AN EYE FOR AN EYE MAKES THE WHOLE WORLD BLIND
nsettling, eccentric, disturbing are all accurate adjectives to describe Yorgos Lanthimos’ films. The Greek director thrives in the unconventional and is most comfortable when his audience is most uncomfortable. His latest film The Killing of a Sacred Deer will do nothing to alter those descriptions as it may be his most disturbing film to date.
Opening with a shot of a beating heart as it is being operated on, Lanthimos quickly establishes the unnerving tone of the film. A tone that he continues to push with the robotic and often overtly blunt nature that his characters speak. A veteran of Lanthimos’ aesthetic, star Colin Farrell delivers his lines in the same stilted manner as his character in The Lobster (the last collaboration between the actor and director) though this time rather than playing a bachelor looking for love, he plays Steven, a respected cardiothoracic surgeon blessed with a gorgeous wife (Nicole Kidman) and two well-mannered kids. The image of a happy nuclear family is uprooted however when both children are inflicted with an undiagnosable illness that leaves both paralyzed – its mysterious appearance seemingly coinciding with the introduction of an unassuming if somewhat peculiar boy named Martin (played by Barry Keoghan of Dunkirk) into their lives.
The roles that each one of these characters has to play in the grand scheme of the mystery is one that Lanthimos takes great care in unraveling slowly. Playing out to a more deliberate pace than his previous efforts in Dogtooth or The Lobster, Sacred Deer is arguably Lanthimos’ most challenging film. Much of the film’s first two acts seem aimless, an exercise in pushing the boundaries of discomfort. He allows the darkness of the film to escalate gradually all while maintaining that overwhelming sense of eeriness established from the opening shot. The score – a product that would fit right in with something like The Shining – adds to this feeling particularly effective in the long tracking shots through the hospital’s sterile hallways and in the many close-ups that Sacred Deer employs.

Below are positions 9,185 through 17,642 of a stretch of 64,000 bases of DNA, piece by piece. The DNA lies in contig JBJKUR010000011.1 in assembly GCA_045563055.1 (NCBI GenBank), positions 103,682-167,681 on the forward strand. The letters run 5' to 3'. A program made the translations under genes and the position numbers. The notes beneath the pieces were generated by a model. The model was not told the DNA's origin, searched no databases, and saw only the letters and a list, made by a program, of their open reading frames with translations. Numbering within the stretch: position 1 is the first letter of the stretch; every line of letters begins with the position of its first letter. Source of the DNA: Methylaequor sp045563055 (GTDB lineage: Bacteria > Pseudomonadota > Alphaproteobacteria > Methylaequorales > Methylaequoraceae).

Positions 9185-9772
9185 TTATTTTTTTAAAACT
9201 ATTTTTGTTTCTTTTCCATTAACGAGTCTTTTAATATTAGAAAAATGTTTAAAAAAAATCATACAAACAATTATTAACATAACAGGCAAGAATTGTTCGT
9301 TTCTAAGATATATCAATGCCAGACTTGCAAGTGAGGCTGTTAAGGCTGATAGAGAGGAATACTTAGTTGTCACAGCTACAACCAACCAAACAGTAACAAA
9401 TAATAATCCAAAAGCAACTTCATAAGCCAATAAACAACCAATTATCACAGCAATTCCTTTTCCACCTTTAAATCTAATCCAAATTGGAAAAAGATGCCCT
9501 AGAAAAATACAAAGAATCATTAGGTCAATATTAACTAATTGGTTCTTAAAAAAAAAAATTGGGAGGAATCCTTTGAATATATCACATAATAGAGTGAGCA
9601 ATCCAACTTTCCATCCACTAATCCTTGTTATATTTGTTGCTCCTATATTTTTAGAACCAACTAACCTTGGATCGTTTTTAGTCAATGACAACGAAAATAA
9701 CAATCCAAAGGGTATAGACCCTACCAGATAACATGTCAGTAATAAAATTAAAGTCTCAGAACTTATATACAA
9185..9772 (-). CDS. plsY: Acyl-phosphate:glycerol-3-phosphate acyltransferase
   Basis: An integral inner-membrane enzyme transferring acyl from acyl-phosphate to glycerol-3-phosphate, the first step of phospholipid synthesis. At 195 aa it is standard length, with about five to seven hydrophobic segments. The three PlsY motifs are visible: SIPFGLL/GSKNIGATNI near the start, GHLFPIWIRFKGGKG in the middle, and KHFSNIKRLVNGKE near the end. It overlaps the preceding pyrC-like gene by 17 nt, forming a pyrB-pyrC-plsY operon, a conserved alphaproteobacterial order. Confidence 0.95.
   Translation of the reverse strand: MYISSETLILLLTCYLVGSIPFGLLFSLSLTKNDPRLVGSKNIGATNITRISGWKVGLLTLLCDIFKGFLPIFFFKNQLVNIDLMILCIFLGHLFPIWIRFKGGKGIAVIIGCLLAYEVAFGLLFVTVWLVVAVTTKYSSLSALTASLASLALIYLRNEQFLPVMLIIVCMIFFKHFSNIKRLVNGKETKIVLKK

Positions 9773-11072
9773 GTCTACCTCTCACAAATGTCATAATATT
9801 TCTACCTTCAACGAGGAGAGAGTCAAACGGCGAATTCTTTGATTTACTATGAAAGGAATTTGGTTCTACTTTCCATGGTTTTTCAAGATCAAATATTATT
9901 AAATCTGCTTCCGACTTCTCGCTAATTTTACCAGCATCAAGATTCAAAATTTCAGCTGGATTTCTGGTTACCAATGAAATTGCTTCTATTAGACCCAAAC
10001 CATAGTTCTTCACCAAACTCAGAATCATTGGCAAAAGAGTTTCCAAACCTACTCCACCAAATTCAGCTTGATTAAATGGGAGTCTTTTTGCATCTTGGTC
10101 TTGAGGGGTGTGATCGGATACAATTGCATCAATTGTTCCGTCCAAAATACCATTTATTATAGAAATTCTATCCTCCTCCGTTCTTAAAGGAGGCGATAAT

Lanthimos does not bother filling in all the gaps in the narrative, defining his characters beyond the bare minimum. This does not interest him and to some, this approach can be frustrating. Instead, his focus is on crafting a feeling and having that culminate in a devastating finale where his leads have to make an impossible choice. Contrary to the old adage, Sacred Deer is more about the destination than the journey itself. For Lanthimos, the danger lies in having your audience check out before the film reaches its destination dismissing the film as “too weird” or not grasping the unconventional nature of his filmmaking but those who stick with it through the slower first act will be rewarded by Sacred Deer’s strong finish.
Invoking elements of Kubrick reminiscent of Eyes Wide Shut (also starring Nicole Kidman) and blending that with a deadpan dark humor that draws comparisons to the Nordic sensibilities of Kaurismaki, not everything lands as effectively as it should but Lanthimos’ vision of a horror thriller is nonetheless clear to see. Aided by his cast who seem to buy into exactly what he wants in realizing that vision, Sacred Deer sees standout performances from both Farrell and Kidman who despite their established status as bonfire stars take interesting risks in this film. Like their collaboration from earlier this year (The Beguiled), the duo of Kidman / Farrell doesn’t exactly convey a natural chemistry but perhaps its more intentional this time around and individually both are strong. Alicia Silverstone makes a brief scene-stealing cameo as well but the big star is Barry Keoghan who manages to outshine his costars in a chilling performance.
In viewing a Yorgos Lanthimos film, there comes with a preemptive expectation as to what it will be. The Killing of a Sacred Deer does nothing to shift those expectations; however, he is still going to deliver a unique film in its own way provoking thought and discussion within an audience. That cannot be undersold especially at a time when the box office is dominated by remakes and never-ending franchises. Devoid of the emotional power that anchored The Lobster, Killing of a Sacred Deer hinges directly on the effectiveness of its finale and the protruding darkness that dominates the film from the outset. The result is far from perfect, at times uneven and falls just short of the ambitious heights it strives to reach but is an intriguing thrill ride nonetheless.